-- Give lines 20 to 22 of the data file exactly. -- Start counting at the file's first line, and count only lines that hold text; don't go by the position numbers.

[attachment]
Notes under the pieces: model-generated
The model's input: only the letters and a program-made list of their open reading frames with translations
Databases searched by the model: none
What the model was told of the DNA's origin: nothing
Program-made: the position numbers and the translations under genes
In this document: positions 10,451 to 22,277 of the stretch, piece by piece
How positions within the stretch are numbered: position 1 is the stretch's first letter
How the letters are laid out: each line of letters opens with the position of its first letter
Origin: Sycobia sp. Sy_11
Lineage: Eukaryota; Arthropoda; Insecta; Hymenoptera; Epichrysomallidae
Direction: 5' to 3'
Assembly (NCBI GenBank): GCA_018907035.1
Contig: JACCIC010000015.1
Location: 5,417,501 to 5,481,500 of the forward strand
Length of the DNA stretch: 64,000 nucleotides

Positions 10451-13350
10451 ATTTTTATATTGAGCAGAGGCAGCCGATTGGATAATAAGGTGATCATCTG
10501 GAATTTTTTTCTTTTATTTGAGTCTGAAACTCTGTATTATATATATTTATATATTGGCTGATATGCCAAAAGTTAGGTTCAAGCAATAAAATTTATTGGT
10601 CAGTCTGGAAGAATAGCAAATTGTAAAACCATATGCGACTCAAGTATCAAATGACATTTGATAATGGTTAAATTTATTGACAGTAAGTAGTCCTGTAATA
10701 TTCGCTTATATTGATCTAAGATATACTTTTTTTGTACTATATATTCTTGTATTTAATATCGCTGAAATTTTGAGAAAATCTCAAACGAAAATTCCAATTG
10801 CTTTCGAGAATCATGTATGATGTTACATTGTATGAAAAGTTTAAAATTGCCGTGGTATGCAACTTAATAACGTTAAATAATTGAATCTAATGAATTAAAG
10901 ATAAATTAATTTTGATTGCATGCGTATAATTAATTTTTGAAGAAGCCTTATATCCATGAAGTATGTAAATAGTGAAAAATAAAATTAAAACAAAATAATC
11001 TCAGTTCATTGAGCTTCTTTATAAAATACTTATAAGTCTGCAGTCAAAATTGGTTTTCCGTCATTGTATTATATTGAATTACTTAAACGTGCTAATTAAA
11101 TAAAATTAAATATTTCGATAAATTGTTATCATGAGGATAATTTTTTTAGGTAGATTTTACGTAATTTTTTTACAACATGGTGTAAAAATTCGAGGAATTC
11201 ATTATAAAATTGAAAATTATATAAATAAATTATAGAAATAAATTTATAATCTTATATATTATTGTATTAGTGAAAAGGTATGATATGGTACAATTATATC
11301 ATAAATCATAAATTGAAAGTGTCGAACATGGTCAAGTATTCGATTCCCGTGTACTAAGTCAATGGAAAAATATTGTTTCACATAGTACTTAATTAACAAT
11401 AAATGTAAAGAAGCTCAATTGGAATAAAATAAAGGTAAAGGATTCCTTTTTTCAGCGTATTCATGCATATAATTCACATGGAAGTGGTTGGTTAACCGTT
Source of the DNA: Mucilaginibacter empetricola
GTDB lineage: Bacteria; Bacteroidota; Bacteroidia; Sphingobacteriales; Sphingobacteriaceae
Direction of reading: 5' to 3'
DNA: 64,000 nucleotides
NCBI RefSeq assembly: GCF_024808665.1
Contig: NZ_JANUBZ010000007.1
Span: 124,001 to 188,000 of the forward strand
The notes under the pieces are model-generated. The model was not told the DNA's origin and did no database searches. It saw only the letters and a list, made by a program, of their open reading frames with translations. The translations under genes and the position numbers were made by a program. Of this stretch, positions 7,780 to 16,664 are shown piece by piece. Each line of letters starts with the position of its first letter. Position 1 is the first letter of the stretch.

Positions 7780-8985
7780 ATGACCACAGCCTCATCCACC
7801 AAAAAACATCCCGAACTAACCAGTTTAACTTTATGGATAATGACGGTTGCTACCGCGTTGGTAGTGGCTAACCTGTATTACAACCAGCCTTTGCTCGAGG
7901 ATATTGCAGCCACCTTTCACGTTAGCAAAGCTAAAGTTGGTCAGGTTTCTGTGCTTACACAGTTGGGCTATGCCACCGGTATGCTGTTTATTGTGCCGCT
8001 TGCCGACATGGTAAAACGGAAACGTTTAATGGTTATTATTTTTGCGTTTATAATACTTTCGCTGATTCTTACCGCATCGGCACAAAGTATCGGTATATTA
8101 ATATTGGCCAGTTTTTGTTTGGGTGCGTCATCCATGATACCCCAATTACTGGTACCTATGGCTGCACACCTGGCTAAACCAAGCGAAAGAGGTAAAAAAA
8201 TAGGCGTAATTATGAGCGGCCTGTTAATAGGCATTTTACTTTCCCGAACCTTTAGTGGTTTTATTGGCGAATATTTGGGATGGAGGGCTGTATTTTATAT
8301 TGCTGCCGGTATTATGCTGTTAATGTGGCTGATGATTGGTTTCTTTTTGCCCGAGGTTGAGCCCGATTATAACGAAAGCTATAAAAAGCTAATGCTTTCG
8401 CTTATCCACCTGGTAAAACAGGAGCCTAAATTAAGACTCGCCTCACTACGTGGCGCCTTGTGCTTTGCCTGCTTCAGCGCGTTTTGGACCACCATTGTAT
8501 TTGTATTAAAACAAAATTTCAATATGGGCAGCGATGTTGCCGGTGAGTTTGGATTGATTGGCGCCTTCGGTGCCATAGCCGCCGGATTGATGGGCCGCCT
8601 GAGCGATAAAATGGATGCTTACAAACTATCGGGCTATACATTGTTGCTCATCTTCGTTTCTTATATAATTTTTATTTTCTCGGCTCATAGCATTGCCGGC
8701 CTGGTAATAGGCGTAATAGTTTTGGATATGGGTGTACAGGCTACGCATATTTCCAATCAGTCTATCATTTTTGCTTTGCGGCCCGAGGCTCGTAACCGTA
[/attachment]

10701 TTCGCTTATATTGATCTAAGATATACTTTTTTTGTACTATATATTCTTGTATTTAATATCGCTGAAATTTTGAGAAAATCTCAAACGAAAATTCCAATTG
10801 CTTTCGAGAATCATGTATGATGTTACATTGTATGAAAAGTTTAAAATTGCCGTGGTATGCAACTTAATAACGTTAAATAATTGAATCTAATGAATTAAAG
10901 ATAAATTAATTTTGATTGCATGCGTATAATTAATTTTTGAAGAAGCCTTATATCCATGAAGTATGTAAATAGTGAAAAATAAAATTAAAACAAAATAATC